As for this teacher giving credit for these answers - if the exam is at all connected with social skills then it makes sense. Otherwise, she doesn't say exactly how many bonus points she will give for those answers, does she? Sounds like she's leaving it open to her discretion...

    Marg
     
  8. Our easy child also had a teacher who put interesting questions like this in various parts of the test. Actually, we loved this teacher! I think that he was trying to "lighten" the test environment and inject humor into a tedious task. I know that I always relax when I laugh!

    I hope that is this teacher's strategy as well!
     
  9. WhymeMom?

    WhymeMom? No real answers to life..

    Would like to give her the benefit of the doubt but would really imagine it was a matter of the administration trying to cut corners and couldn't afford to hire a "degreed" english teacher. I didn't think this happened anymore....... When I first began teaching I was asked to teach a section of sixth grade science (my field was home economics) I was totally out of my element---not a science fan.......but luckily it wasn't rocket science so to speak...... and I hope I managed to get across a few scientific principles......
    I would guess she is trying to make the best of her situation and possibly give the kids a couple of "free points" on the test....... Don't know how much English is being taught, but hoping the kids might at least be a little open to listening.....?
     
  10. TerryJ2

    TerryJ2 Well-Known Member

    Would like to give her the benefit of the doubt but would really imagine it was a matter of the administration trying to cut corners and couldn't afford to hire a "degreed" english teacher

    I think this is exactly what it is. Very sad, since they have raised the tuition again, and plan to raise it to something like $10,000 in the next 2 yrs. Good thing easy child is graduating this yr! It's one thing to pay that amt for college (on the low end, in-state) but in HS I expect more.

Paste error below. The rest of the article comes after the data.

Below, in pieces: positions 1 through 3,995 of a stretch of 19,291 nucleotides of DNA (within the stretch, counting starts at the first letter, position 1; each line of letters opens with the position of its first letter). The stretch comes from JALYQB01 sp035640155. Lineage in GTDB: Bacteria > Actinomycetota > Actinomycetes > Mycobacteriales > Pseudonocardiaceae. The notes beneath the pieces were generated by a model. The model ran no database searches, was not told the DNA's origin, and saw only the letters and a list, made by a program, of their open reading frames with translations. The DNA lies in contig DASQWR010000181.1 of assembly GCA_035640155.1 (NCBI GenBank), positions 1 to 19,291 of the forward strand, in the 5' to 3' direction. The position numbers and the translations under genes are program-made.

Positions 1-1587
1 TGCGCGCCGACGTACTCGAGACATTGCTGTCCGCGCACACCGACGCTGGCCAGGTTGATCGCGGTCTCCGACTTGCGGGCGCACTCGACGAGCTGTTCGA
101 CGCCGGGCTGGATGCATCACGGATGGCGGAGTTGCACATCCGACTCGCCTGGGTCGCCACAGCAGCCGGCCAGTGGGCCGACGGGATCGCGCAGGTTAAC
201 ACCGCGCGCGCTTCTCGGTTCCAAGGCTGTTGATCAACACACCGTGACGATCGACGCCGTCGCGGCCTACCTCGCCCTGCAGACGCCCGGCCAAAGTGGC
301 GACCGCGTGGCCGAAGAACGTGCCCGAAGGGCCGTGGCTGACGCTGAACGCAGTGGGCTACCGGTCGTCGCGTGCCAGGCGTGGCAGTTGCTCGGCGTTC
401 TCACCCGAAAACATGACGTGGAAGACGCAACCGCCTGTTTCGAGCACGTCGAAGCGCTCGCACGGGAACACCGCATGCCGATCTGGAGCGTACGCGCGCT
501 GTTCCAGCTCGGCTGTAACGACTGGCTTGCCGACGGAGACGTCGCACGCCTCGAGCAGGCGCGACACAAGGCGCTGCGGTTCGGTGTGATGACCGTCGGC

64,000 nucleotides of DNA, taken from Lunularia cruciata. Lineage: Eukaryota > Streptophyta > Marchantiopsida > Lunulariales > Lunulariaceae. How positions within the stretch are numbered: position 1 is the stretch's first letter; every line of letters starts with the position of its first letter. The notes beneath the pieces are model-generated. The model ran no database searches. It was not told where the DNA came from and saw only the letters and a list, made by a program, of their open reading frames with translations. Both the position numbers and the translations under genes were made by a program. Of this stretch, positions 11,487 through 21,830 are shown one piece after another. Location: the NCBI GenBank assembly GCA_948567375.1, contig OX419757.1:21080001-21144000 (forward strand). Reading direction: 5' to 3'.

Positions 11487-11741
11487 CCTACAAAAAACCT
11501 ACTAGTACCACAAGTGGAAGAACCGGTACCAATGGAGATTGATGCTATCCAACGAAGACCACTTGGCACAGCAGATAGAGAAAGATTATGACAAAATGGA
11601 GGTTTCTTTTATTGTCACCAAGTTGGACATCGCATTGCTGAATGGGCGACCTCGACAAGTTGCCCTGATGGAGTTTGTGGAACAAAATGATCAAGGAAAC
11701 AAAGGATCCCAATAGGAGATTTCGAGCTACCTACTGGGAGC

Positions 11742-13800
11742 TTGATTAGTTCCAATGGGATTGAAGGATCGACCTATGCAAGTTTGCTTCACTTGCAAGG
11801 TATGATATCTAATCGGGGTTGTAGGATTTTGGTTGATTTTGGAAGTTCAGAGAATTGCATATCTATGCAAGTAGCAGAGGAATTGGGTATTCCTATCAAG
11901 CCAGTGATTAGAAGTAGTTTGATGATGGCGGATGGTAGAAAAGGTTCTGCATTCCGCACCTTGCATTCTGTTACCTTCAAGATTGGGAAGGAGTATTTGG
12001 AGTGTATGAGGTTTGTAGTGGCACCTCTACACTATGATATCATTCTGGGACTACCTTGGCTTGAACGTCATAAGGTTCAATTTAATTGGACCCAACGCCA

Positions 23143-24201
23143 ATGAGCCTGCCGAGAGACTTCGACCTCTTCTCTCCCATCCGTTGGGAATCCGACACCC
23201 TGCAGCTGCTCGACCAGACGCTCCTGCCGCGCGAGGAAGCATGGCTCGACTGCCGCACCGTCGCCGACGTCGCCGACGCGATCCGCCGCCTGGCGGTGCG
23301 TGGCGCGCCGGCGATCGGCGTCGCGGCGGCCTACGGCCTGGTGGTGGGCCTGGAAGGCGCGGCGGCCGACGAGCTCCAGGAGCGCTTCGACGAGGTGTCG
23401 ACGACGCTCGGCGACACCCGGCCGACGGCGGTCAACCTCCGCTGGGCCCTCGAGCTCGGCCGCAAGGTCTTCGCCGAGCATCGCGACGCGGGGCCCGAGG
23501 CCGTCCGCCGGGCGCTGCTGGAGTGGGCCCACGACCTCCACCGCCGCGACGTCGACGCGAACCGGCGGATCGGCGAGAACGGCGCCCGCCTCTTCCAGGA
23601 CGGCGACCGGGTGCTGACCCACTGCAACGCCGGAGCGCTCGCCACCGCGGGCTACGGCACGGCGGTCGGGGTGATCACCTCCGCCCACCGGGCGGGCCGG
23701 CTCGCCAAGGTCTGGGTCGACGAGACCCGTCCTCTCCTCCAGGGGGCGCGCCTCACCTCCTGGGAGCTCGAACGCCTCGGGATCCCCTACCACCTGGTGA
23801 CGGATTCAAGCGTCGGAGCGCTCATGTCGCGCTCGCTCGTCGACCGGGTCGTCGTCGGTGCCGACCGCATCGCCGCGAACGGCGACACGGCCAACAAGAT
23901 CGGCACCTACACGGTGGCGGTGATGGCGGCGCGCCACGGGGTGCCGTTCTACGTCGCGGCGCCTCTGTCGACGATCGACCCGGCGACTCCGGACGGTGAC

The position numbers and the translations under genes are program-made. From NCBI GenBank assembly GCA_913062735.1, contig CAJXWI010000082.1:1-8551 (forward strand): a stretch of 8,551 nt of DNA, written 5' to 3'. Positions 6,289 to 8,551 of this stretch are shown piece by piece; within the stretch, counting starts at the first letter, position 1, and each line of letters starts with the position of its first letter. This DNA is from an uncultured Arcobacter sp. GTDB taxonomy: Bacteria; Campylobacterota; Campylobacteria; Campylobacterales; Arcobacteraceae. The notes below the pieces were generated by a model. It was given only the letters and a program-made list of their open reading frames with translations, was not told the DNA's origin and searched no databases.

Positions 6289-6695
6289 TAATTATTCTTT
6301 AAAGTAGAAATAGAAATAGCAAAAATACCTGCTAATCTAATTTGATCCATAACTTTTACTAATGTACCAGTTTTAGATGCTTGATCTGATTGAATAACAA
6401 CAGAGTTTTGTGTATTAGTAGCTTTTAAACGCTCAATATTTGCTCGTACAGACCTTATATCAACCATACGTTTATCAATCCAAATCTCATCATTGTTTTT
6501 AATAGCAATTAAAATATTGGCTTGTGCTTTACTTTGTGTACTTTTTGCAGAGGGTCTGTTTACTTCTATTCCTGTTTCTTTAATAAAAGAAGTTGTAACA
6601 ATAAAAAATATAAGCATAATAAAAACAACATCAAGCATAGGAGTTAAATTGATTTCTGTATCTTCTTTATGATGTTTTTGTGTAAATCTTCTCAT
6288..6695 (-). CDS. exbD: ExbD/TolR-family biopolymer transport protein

None of the kids think the teacher is funny. I think the questions backfired.

    We'll see how many points the Qs are worth when the grades come out after Christmas.
     
    Last edited: Dec 13, 2008
  11. skeeter

    skeeter New Member

    My ex taught for a while (high school science - usually Chemistry or Biology). He always told the kids that anything he talked about during the year was fair game for the final.

    He would talk about a LOT of things during the year.

    His extra credit question was almost always something like "What do you have to say to the robot in "The Day the Earth Stood Still" to stop him? (Klaatu Barada Nikto)
     
  12. TerryJ2

    TerryJ2 Well-Known Member

    Oh dear. I always thought chemistry was hard but NOW I know why. LOL!!!
     
  13. susiestar

    susiestar Roll With It

    So many of the tests our kids take require them to give back info they have absorbed.

    Questions like this can give the students teh chance to be creative, to let the teacher see how well a student can express him or herself when surprised, and see how well a student can "sell" an answer, rather than how well a student can reiterate info presented through the school year or in a book.

    I don't think there are right or wrong answers to these questions. Rather, the teacher wants to see what the student is thinking and how well he can express himself. How clearly, how concisely, and how grammatically.

    It also gives the teacher a little bit of leeway when figuring grades. The teacher can give more credit to a student who has been working hard but the material simply doesn't come easily to, who is on the borderline of passing and failing. The teacher can also point to the question, left undone, by a smart student as a reason to NOT push that grade up that hundredth of a percent.